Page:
“The women are really suffering here, more than other camps,” Bouba says to me as we walk past the second school being built by women. The sun is at high noon, and in a camp of 27,000 refugees, there are maybe 20 in sight. Ten children tagging behind us, hoping to get their picture taken, and a dozen women who have more strength than I would ever have.
In the morning they rise and gather gallons of water in jugs. Carrying them across the vacant school lot they drop them near the brand new brick building they are shaping by hand. With energy still plenty they fetch enough bricks for the days work from another area in the camp. And finally, as the sun begins to climb high in the sky, they put the pieces of the puzzle together in an attempt to turn a run-down primary school into a respectable learning environment.
School is out for the day, so the classrooms are empty. But these are not classrooms. These are sticks strategically placed to hold up the weight of shifting tarps. UNICEF, UNHCR, solid blue and green plastic sheeting stretched and held in place by rope that is fraying at both ends. The wind passes under, and heat and rain break in from the top. Some have chalkboards leaning on one side of the room. A few have benches strewn inside. Sand is the flooring and the table for these children, children just like ours living in American.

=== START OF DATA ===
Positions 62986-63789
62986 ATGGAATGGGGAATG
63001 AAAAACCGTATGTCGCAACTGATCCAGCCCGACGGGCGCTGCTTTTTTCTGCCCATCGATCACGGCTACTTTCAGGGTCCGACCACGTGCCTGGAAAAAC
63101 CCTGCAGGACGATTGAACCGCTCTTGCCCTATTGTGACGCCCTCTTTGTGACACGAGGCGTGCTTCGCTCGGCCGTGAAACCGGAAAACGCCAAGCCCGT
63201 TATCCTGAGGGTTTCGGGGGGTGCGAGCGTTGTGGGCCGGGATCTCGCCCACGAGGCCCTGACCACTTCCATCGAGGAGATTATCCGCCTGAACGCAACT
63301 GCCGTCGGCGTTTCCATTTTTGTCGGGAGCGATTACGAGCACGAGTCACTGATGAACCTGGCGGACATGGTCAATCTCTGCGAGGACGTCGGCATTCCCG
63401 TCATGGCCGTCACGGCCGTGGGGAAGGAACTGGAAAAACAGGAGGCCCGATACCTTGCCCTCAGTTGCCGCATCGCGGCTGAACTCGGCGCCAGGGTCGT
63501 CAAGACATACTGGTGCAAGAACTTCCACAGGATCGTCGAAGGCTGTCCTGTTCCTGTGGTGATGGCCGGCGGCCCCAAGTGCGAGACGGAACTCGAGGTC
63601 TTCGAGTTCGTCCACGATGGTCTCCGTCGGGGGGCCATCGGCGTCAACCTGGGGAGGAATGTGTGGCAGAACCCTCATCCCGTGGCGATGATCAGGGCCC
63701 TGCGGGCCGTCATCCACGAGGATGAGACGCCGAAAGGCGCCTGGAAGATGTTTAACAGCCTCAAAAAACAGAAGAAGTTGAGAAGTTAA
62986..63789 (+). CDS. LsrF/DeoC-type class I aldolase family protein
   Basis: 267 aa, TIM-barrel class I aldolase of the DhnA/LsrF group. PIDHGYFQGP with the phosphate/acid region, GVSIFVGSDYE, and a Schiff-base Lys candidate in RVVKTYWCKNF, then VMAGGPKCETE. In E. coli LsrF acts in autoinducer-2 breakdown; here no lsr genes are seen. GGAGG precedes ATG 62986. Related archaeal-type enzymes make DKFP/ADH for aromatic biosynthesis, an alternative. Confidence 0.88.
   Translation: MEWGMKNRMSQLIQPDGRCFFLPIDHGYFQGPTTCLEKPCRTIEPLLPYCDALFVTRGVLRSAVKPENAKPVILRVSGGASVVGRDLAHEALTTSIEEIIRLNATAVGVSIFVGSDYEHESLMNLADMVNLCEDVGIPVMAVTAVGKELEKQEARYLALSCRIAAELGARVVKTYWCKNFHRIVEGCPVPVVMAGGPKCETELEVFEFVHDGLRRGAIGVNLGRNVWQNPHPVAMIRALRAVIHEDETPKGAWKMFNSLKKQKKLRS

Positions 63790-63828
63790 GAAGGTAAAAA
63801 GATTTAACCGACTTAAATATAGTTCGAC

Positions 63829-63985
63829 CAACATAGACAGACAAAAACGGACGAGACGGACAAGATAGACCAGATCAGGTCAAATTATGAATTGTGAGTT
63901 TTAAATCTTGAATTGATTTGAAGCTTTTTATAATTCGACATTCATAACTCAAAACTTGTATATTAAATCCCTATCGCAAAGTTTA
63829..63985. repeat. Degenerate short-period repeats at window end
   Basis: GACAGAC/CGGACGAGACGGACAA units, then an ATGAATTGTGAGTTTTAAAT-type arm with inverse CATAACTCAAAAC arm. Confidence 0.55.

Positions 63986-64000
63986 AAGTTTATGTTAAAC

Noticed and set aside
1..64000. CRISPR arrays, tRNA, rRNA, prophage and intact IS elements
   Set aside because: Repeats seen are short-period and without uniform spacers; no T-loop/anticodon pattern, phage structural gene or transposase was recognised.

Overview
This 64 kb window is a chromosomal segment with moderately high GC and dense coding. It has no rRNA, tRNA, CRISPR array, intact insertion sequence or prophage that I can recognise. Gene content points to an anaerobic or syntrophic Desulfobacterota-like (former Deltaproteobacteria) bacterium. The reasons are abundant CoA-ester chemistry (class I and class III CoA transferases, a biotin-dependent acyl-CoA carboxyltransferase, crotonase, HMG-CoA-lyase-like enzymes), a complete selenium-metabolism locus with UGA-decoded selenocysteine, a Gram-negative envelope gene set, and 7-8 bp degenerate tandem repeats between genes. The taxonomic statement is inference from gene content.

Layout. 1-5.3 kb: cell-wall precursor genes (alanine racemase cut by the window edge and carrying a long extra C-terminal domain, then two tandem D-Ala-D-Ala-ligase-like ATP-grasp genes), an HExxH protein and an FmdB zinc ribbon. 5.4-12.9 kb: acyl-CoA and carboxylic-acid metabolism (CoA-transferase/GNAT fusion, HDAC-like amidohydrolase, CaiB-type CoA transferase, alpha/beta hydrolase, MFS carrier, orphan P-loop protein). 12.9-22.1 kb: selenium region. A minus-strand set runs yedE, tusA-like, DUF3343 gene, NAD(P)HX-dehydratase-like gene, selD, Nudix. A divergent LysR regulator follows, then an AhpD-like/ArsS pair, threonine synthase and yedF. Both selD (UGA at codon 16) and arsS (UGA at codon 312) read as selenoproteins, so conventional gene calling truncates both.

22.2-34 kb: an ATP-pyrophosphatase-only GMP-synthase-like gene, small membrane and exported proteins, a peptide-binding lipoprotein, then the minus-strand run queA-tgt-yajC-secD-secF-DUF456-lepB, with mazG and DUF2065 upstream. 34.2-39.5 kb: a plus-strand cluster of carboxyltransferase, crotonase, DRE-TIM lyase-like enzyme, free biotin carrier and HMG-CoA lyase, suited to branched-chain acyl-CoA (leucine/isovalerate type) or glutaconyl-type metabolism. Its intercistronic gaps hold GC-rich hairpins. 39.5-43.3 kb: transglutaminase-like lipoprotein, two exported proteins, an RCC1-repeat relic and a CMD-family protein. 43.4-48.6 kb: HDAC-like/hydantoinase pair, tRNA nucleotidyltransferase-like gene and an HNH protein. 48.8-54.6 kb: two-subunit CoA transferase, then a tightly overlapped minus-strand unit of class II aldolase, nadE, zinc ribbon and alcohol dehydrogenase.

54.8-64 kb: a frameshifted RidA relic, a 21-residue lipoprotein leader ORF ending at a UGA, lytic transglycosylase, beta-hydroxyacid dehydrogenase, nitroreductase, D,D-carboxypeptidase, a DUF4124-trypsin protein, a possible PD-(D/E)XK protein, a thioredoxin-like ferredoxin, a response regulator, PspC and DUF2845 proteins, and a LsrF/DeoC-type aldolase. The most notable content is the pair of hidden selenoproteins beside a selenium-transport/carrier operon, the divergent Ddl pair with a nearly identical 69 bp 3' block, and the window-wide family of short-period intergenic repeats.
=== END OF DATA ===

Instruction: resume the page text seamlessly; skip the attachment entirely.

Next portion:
A dozen of these children’s mothers, mothers of Darfur, share in their struggles as they battle the heat and wind whipping sand to build a better school for the children of Darfur. But their lives are also filled with desolation. They have been working for 6 months, they have been paid for 2 of those months, and even then it is only $2.50 a day. Their eyes sag with depression and they wish they did not have to do such work in order to feed their children.
As I look around, I am surrounded by sand and clay structures. Structures that have to be rebuilt every year because the wind, and rain when it comes, tears it down. There is nothing out here except for this camp, nothing.
I close my eyes and try to imagine what it would be like to live here. Every morning to rise and collect water, to pass the time in idol, to be separated from my family who is in another camp, and to feel so alone and forgotten, that I will break rocks, mix mortar, and stand below the sun for 8, maybe 10 hours, building hope and a future for my children.
I open my eyes, and I am surrounded by desolation.